At the moment we do not have vaccine to fight the current covid-19 pandemic and majority of people globally are still vulnerable to this disease. However researches are going on at meteoric pace to develop vaccine against novel Coronavirus. Currently, 7 research groups are the pacesetters who have embarked upon human clinical trials, according to WHO research database7.
Vaccine development is an extensive process involving various stages. It typically begins with pre-clinical or animal testing before stepping towards clinical trials or human testing. Human testing takes place in three phases. Clinical trials do not begin unless enough safety data is collected to make plausible decisions about exposing humans to the investigational vaccine. The patient population in each phase of clinical trial keeps increasing. Phase I are small scale safety studies with as few as 20 to 100 healthy participants. Phase II involves several 100 participants and evaluates vaccine efficacy. And phase III being the largest phase includes 1000s of patients at multiple research centers to further assess the efficacy of the investigational vaccine. At the end of phase III, a formal request is sought from the regulatory authorities to be allowed to market the vaccine. Normally, the vaccine development process may take several years (4-5 years or more). However, these phases simply serve as milestones in the vaccine development process and are not necessarily distinct. In frenzied situations like current covid-19 pandemic, the process can be expedited and sometimes phase II and III can be combined for quicker results. While researchers are making a beeline to accelerate the process, it is imperative not to compromise on authentic data collection.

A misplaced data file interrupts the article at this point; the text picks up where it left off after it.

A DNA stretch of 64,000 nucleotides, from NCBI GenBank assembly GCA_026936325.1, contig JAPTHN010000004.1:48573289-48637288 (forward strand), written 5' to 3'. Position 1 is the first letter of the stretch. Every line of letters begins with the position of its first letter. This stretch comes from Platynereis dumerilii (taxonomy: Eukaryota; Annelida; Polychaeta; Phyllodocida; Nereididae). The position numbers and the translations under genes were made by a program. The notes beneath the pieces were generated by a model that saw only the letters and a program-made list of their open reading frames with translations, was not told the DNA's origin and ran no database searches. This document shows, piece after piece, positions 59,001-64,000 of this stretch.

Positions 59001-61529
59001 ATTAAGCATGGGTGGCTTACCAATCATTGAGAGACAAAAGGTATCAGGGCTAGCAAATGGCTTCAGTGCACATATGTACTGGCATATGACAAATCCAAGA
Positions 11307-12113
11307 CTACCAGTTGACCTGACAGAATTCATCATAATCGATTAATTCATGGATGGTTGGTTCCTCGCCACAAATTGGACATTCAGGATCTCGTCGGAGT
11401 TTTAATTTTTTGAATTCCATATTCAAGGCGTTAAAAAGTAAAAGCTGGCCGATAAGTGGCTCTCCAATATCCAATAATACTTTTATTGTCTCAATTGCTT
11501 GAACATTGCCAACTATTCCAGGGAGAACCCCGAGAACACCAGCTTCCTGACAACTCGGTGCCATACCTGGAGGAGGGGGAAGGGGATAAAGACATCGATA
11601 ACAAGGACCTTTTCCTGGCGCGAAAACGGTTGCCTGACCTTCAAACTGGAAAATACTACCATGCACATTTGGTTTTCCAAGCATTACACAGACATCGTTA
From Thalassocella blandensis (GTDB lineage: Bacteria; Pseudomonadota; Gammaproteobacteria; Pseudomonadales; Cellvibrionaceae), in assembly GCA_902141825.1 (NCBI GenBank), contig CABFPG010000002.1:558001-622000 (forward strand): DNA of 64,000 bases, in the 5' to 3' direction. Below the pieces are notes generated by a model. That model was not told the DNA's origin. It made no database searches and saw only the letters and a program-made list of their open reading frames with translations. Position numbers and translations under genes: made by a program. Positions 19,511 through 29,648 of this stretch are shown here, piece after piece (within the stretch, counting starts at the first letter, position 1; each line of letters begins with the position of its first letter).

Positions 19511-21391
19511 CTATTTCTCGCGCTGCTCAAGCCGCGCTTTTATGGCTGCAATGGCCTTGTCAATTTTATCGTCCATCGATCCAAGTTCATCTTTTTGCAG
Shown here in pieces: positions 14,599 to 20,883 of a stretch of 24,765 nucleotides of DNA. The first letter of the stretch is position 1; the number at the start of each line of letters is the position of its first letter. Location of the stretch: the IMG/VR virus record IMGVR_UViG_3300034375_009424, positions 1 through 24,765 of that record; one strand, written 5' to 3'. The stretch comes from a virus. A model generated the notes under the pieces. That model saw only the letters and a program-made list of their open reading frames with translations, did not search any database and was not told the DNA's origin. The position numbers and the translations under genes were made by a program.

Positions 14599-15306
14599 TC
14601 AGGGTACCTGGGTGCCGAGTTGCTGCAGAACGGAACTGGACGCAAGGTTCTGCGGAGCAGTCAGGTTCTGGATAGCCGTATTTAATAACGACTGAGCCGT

The 7 trailblazer pharmaceutical companies7 who are darting for a vaccine against Coronavirus are in various phases of vaccine development process. Some are in phase I and some in phase II and one of them about to begin phase III. Amidst all this, expert estimates says vaccine is minimum a year away to hit the markets and that’s already the fastest they can make.